§ 1. Helen Jones (Warrington, North)
What assessment he has made of the effectiveness of the numeracy hour; and if he will make a statement. 
§ The Secretary of State for Education and Employment (Mr. David Blunkett)
The national numeracy project has been evaluated by the National Foundation for Educational Research in England and Wales. Seven hundred and fifty schools took part in the project. Using a baseline of two years earlier with similar children, there was up to a 16-month improvement in the performance of those who had been part of that programme.
§ Helen Jones
I am grateful to my right hon. Friend for that reply. Would he agree that, if the numeracy project is to be effective, one of the essential ingredients is for staff to be properly trained and supported? Will he join me in congratulating teachers on the work that they have done so far on the various initiatives that the Government have introduced? Will he take this opportunity to assure the House that proper support and training will be provided for the introduction of the numeracy hour in all our schools?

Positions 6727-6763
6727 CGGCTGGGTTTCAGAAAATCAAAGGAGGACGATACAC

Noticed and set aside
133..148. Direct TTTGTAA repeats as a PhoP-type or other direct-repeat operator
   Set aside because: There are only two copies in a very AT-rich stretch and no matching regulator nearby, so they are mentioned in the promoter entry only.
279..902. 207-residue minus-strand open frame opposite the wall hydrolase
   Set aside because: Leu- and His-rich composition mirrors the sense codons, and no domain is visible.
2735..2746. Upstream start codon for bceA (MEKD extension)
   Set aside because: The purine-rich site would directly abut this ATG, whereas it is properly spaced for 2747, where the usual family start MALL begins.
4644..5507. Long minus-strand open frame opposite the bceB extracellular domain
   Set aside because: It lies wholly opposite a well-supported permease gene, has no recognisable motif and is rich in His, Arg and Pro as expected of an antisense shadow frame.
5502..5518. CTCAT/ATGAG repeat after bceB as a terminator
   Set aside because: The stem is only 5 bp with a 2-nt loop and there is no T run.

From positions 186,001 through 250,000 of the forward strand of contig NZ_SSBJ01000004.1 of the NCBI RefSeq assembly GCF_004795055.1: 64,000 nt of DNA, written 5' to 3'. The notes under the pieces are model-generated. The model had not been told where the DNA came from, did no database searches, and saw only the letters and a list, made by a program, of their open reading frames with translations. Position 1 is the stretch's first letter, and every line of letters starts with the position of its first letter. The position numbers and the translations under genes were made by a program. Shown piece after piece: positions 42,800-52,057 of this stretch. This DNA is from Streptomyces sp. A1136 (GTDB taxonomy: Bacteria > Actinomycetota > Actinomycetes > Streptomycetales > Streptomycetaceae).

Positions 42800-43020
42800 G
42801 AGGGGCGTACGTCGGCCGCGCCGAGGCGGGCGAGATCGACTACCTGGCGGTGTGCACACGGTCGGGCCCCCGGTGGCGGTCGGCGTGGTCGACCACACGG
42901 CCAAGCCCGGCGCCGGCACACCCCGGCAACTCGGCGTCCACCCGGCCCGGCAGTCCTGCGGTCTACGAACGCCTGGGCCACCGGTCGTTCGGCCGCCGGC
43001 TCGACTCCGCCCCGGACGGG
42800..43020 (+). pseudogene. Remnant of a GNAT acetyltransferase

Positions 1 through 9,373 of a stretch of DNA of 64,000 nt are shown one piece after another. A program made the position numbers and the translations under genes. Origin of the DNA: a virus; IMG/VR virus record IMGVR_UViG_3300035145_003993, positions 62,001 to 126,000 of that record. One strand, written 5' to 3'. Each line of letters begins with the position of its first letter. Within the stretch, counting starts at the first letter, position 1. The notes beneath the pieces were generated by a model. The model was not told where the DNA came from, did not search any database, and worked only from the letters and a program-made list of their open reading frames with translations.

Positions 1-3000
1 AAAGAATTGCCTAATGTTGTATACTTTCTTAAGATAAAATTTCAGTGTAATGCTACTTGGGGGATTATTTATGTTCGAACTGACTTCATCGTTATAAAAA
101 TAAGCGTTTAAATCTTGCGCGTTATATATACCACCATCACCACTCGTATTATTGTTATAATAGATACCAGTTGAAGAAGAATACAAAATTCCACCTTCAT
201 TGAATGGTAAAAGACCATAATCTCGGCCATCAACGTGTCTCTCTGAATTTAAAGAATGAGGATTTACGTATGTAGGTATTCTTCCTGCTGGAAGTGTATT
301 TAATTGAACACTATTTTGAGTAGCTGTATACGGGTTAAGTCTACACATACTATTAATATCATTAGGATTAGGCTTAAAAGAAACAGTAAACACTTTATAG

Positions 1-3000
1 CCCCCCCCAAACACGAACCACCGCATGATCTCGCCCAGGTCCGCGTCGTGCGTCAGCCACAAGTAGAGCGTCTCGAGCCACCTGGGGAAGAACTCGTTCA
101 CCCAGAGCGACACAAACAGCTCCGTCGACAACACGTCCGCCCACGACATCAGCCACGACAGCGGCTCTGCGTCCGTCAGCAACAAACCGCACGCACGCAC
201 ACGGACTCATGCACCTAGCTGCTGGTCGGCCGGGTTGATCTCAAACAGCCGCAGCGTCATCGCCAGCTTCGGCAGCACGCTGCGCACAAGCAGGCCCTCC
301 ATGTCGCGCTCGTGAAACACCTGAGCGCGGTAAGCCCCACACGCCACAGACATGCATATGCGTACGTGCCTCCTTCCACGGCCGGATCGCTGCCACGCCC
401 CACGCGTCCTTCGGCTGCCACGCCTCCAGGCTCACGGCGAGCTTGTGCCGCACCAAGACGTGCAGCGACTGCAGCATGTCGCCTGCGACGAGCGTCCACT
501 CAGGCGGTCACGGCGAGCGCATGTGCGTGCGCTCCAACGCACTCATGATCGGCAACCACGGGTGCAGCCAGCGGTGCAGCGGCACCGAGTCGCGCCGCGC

§ Mr. Blunkett
I am very pleased to give that assurance. The evaluation of the project undertaken by Ofsted shows that teachers were able to plan, organise and teach mathematics much more effectively. Obviously, training teachers is a crucial factor. We have put £55 million into training and materials for the programme and 1,760 extra teachers are providing model lessons. Teachers in every school in the country—including the head and a governor—will have the opportunity to receive the necessary training in the months ahead. We have expanded by one day the number of training days available this summer to facilitate the training programme. As teachers become more familiar with the numeracy programme, the sort of figures that we have seen for the literacy hour will be reflected—90 per cent. of primary teachers have said that they found that framework helpful and positive and have welcomed it.